In an interesting though at times over-excited Marketing Manifesto ebook Velocity proposes six B2B Staples, the first of which is content marketing.

Content has always been important to B2B, so why all of a sudden am I writing a blog post about it? For the simple reason that the business audience mindset has been shifting and digital content is the new brochure. 

Business customers are accessing more information online than ever before and using this to inform their buying decisions. A white paper from Enquiro revealed that over 70% of B2B buyers use a search engine at the start of their buying process and 75% B2B prospects click on organic results.

Stephen Powers explains in his Forrester paper The Seven C’s of Web Content Management that:

Consumers no longer interact with companies through siloed channels. Instead, they expect to visit a company’s traditional website one day, use the email channel the next, and use a mobile application on the third.

This applies to B2C and B2B. The challenge for the B2B marketer is to know how to tap into this information stream and use content to plug the knowledge gaps to help people, foster relationships and encourage conversion.

You need to cater for the needs of a diverse audience

Unless we’re talking low level purchases that are driven by established relationships, such as repeat stationary orders, the B2B buying cycle can be complicated.  

Usually there are multiple decision makers – it’s not unusual to have involved:

  • The budget holder – usually a board member.
  • Several influencers including external consultants.
  • The buyer & final decision maker.

Each person is likely to respond differently to your content.

For example, I know directors who ask their PA to research the market for them at the initial stages of a purchase; the PA is unlikely to have advanced technical understanding of products and services, at least initially (not meant to be patronising, simply an observation based on job role), so you need to write content that makes it easy for them to digest what you do and ascertain your potential fit as a solution provider.

Your content needs to be methodically planned to cater for diverse needs. That requires a mind map of how the different content assets at your disposal can be used across digital channels, not just your website, to satisfy the needs of each person in the buying chain. 

Every buying decision has a number of critical stages; points where the process either breaks down or continues.  

These stages, as Enquiro points out, arise due to risk. If a B2B buyer perceives too high a risk in pursuing a specific solution, they are more likely to abandon the cycle.

At each critical stage, information is king and your content goes a long way to deciding whether or not the barrier is overcome or it kills the cycle. 

You need to be found where people are searching

Luckily for your print costs, brochures aren’t as ubiquitous as they once were. B2B professional are turning more and more to Internet search engines to access information, both in the early and latter stages of buying cycles. The challenge is to know how people are searching.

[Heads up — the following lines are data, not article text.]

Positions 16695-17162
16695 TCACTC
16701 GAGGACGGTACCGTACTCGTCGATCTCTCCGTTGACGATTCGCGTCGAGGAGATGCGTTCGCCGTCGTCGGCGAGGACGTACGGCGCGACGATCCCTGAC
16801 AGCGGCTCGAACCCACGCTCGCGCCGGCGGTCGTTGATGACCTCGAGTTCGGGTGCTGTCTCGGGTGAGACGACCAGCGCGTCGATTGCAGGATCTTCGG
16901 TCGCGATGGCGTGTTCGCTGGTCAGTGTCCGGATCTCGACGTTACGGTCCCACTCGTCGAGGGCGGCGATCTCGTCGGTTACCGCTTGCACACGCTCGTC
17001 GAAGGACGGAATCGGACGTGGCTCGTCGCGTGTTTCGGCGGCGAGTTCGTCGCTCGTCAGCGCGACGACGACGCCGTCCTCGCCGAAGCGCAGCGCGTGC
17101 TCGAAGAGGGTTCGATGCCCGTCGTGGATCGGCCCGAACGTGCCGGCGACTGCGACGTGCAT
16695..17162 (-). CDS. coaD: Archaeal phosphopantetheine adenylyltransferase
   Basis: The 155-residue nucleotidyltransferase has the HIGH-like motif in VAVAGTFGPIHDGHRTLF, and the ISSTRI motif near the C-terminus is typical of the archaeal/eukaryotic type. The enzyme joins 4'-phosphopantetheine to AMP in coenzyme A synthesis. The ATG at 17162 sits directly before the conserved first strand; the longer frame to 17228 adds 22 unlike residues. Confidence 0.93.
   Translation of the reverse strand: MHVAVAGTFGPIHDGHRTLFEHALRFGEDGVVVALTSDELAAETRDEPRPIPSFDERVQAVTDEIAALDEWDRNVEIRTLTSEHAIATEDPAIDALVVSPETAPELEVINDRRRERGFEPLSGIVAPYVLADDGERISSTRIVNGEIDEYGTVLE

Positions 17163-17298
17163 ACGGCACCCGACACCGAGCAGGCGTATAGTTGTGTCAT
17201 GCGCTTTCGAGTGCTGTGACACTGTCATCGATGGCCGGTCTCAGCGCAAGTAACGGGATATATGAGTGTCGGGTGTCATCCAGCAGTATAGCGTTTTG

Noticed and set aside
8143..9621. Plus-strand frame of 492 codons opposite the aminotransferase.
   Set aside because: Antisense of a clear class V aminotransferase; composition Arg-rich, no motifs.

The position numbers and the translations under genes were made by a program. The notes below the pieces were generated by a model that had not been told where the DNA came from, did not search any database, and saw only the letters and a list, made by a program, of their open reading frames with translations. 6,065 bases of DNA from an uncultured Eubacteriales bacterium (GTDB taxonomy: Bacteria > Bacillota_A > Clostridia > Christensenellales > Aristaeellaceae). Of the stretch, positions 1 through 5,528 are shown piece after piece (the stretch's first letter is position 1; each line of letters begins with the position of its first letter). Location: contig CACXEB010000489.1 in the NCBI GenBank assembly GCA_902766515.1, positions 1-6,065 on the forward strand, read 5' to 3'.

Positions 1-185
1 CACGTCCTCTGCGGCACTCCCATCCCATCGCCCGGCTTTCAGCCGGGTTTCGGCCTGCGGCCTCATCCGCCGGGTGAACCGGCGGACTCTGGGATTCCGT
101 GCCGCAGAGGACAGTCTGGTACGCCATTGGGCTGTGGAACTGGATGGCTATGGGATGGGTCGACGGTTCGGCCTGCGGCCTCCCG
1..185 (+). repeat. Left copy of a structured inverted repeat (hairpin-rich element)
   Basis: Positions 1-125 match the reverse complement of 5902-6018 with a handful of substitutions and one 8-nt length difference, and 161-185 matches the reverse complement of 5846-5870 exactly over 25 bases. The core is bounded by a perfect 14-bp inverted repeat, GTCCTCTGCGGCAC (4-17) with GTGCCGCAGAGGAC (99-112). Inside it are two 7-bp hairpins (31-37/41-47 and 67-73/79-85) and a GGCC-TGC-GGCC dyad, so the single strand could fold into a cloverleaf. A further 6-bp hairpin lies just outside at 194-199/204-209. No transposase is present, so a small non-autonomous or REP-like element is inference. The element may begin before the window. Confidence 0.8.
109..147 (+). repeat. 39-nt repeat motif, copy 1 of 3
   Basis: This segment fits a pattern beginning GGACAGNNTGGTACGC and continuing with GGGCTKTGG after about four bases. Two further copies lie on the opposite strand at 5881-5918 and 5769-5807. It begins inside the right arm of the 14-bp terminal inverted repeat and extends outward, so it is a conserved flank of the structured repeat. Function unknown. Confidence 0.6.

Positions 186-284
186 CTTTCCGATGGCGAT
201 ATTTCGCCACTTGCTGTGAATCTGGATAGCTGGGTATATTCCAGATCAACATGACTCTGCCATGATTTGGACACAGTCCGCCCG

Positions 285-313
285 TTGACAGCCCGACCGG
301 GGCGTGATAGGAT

An essential part of a content strategy is the research into relevant search trends to feedback into keyword optimisation and content production. Search trends are dynamic, so you must have an ongoing commitment to optimisation to stay on top of changes in behaviour.

Some of the reasons search is key:

  • 70% of B2B buyers use a search engine at the start of their buying process.
  • You need to seduce influencers to help push them down the buying cycle.
  • Search trends evolve, you need to predict or respond to changes.
  • B2B buying cycles aren’t always linear, targeting key search terms enables you to stay ‘front of mind’ and reinforce your values through relevant content.
  • There is a tail to search. A sale might come four clicks down the line after the searcher has viewed multiple content assets.

Search is one way to put your content in front of B2B decision makers when they want it most. The challenge is to understand the techniques needed to:

a) Optimise your website technically to facilitate indexing/spidering by search engines e.g. dynamically generated sitemaps (XML and HTML).

b) Optimise your content to be visible for the most relevant search terms.

c) Analyse the impact of your SEO to determine how you can fine tune and improve.

You need to spread the gospel

And on the 7th day the content was distributed. There are so many distribution channels to tap into; it’s like a bee orgy in a honey pot. Gone are the days when large consulting companies mop the floor with over-priced inclusion in an industry directory CD-ROM.  

The ability to reach a large audience cost effectively via direct digital marketing is in your hands.

There’s a nice comment in Velocity’s Marketing Manifesto that reiterates the TED talk given by Simon Sinek about the power of a company’s beliefs: “People don’t buy what you do, they buy why you do it”.